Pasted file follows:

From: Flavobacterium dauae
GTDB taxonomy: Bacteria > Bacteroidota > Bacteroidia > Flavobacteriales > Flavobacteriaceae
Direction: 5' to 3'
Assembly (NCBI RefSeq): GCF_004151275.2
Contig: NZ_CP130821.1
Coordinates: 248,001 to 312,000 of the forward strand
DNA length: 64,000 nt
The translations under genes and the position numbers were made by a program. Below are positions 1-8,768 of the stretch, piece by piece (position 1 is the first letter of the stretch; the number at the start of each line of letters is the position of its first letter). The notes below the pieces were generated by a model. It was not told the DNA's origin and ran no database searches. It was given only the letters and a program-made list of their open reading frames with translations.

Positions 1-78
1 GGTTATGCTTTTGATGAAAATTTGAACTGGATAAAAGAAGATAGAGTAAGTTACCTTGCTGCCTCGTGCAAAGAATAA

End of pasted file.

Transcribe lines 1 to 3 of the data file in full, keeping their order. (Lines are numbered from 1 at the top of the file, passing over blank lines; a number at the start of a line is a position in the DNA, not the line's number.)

From: Flavobacterium dauae
GTDB taxonomy: Bacteria > Bacteroidota > Bacteroidia > Flavobacteriales > Flavobacteriaceae
Direction: 5' to 3'